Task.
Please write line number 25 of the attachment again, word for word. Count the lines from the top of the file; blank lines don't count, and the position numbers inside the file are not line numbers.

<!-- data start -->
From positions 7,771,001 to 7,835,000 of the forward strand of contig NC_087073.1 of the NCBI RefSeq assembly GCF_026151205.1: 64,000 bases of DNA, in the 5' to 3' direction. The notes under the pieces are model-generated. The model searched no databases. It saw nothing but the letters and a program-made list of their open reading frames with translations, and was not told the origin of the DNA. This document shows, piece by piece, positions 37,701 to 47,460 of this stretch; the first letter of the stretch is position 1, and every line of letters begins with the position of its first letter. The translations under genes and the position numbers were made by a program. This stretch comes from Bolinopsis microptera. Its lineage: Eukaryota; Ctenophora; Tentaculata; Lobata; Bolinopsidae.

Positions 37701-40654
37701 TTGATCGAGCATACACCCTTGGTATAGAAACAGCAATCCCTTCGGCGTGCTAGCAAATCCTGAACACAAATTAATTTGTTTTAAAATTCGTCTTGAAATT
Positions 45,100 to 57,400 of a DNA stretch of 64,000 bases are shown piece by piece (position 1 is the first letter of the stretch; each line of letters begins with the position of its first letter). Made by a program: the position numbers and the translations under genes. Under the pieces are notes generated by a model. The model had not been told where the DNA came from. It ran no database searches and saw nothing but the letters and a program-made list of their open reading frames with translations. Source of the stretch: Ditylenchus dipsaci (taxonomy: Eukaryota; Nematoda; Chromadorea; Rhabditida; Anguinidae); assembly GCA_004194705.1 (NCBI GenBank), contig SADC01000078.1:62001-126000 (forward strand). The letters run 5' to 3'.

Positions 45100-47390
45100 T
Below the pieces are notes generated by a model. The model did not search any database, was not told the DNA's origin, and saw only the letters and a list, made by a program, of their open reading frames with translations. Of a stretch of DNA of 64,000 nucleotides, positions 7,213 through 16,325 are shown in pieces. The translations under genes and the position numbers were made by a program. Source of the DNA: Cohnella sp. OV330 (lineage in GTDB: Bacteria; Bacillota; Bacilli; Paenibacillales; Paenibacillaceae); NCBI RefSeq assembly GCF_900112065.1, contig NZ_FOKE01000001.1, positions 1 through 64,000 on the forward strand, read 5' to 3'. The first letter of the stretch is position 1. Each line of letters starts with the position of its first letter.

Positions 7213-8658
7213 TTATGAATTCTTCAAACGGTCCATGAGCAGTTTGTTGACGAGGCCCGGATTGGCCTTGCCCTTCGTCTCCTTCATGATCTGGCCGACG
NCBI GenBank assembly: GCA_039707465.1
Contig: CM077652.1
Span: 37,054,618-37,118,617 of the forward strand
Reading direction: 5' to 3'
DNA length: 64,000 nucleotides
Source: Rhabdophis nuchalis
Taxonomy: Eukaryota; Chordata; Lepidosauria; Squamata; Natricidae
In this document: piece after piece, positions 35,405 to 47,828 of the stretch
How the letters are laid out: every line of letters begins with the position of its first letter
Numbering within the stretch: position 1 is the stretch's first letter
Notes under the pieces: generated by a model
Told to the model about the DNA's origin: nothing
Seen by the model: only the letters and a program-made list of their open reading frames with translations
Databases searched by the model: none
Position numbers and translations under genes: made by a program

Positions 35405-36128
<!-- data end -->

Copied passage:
Positions 35405-36128